• A repository of germplasm collection of diversified groups of taxa with special reference to rare, endangered, endemic, ornamental and economic plant species.

  • Introduction, multiplication, acclimatization, assessment and documentation of taxa procured from world over for developing wide genetic base.

  • Domestication of wild plant species of ornamental significance.

  • Development of new and novel ornamental cultivars for commercial exploitation.

  • Exchange and sale of plant material to the connoisseurs. Supply of authentic plant material for research institutes, universities and other organizations.

  • Organization and participation in Flower Shows and Science Exhibitions.

  • Organization of training courses in Commercial Floriculture.

  • Technical advice/consultancy on landscaping and establishment of Botanic Gardens.


Plant wealth of over 5,000 species/cultivars in the Botanic Garden is displayed in Arboretum, Conservatory, Cactus & Succulent House, Fern House, Orchidarium, Palm House. A brief account of the arboretum, plant houses and the most popular ornamental crops available in the garden has been furnished below.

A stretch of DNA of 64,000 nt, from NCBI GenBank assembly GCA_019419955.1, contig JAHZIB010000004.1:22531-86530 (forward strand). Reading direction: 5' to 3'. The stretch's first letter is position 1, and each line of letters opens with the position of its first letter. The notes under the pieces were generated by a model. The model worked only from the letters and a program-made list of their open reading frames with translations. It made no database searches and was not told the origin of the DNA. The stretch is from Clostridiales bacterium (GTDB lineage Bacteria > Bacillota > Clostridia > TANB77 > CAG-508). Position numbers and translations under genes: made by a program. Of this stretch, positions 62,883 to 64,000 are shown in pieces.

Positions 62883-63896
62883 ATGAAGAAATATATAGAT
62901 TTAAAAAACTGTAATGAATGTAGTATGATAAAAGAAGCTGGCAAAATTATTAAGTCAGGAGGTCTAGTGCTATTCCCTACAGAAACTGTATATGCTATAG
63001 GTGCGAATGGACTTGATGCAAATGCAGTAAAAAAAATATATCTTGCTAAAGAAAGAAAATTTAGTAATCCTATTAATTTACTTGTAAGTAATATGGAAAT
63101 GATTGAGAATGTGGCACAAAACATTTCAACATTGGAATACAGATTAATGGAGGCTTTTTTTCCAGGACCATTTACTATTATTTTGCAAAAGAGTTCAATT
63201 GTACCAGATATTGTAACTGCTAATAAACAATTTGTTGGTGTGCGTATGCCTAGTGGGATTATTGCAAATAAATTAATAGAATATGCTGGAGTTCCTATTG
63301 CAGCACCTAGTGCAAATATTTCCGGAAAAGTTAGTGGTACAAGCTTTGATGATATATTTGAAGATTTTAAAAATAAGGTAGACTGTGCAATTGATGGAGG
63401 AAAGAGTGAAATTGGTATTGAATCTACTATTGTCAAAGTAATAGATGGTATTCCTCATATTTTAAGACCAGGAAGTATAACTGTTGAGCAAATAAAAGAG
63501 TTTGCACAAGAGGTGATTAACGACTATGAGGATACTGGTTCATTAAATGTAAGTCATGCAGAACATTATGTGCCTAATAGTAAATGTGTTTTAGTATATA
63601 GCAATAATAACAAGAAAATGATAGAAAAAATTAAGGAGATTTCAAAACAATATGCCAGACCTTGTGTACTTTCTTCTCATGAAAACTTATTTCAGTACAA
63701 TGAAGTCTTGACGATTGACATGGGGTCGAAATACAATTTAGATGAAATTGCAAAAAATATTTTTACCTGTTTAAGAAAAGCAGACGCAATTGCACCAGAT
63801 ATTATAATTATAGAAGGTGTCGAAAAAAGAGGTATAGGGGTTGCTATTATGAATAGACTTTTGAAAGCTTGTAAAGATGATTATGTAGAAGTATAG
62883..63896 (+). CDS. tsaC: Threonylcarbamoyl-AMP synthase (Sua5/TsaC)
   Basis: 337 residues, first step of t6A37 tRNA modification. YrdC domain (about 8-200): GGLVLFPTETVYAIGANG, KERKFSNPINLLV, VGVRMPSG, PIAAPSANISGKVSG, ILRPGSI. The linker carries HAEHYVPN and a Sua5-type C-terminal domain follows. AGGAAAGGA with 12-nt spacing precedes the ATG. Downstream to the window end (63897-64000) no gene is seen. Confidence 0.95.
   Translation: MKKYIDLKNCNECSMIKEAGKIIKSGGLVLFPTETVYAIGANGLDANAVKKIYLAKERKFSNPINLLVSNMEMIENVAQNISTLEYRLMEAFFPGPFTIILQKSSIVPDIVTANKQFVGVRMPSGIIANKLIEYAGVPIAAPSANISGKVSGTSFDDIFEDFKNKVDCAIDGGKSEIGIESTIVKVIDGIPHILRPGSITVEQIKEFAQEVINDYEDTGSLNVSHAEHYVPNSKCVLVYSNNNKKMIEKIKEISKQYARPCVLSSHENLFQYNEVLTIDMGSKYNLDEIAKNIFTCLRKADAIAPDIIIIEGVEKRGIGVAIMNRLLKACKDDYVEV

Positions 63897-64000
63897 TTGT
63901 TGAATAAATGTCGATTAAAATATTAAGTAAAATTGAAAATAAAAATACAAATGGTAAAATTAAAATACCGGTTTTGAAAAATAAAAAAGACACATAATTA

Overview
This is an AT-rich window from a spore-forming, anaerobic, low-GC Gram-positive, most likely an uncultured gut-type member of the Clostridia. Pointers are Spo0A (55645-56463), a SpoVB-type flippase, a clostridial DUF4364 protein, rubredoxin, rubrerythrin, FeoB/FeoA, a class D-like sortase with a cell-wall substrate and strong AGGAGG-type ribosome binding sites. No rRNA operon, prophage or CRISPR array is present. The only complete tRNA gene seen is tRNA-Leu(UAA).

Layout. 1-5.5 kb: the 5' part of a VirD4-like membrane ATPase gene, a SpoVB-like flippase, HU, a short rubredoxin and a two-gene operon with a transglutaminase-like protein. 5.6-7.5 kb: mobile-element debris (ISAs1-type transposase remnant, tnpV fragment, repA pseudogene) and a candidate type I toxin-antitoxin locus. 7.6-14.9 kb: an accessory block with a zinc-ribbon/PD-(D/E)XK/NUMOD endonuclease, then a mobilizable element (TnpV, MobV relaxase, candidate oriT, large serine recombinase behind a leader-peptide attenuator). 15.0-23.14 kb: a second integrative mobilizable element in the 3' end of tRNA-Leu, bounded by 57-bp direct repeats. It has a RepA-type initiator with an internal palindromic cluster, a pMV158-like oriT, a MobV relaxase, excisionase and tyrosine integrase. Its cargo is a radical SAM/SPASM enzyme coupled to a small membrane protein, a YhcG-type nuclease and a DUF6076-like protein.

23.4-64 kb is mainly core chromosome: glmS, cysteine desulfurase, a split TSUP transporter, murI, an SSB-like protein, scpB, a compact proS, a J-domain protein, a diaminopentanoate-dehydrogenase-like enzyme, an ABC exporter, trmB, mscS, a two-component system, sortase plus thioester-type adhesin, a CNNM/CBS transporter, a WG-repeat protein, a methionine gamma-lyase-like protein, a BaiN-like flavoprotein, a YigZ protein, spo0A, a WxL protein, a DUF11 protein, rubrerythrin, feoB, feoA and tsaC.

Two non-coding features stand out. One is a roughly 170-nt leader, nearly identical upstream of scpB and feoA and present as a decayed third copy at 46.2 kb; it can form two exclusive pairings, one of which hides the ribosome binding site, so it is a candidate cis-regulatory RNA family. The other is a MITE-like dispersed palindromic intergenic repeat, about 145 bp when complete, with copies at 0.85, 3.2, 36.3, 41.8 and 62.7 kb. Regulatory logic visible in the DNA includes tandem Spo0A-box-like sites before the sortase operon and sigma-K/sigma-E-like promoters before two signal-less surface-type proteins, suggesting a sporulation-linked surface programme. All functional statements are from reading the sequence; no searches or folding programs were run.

The arboretum covers an area of 7 hectares and comprising nearly 400 species of trees and shrubs. Some of the notable indigenous and exotic tree species are: Adansonia digitata, Aegle marmelos, Alstonia macrophylla, Annona muricata, Bauhinia variegata, Brachychiton rupestris, Bixa orellana, Boswellia serrata, Butea monosperma, Chorisia x insigniosa, C. insignis, Coccoloba uvifera, Dalbergia sissoo, Dillenia indica, Ficus benghalensis, F. krishnae, F. religiosa, Jacaranda cuspidifolia, J. mimosaefolia, Kigelia pinnata, Mitragyna parviflora, Oroxylum indicum, Pterocarpus marsupium, Santalum album, Shorea robusta, Strychnos nux-vomica, Syzygium jambos, Tabebuia palmeri, Tecomella undulata, Tectona grandis, Terminalia arjuna, and Wrightia tinctoria etc.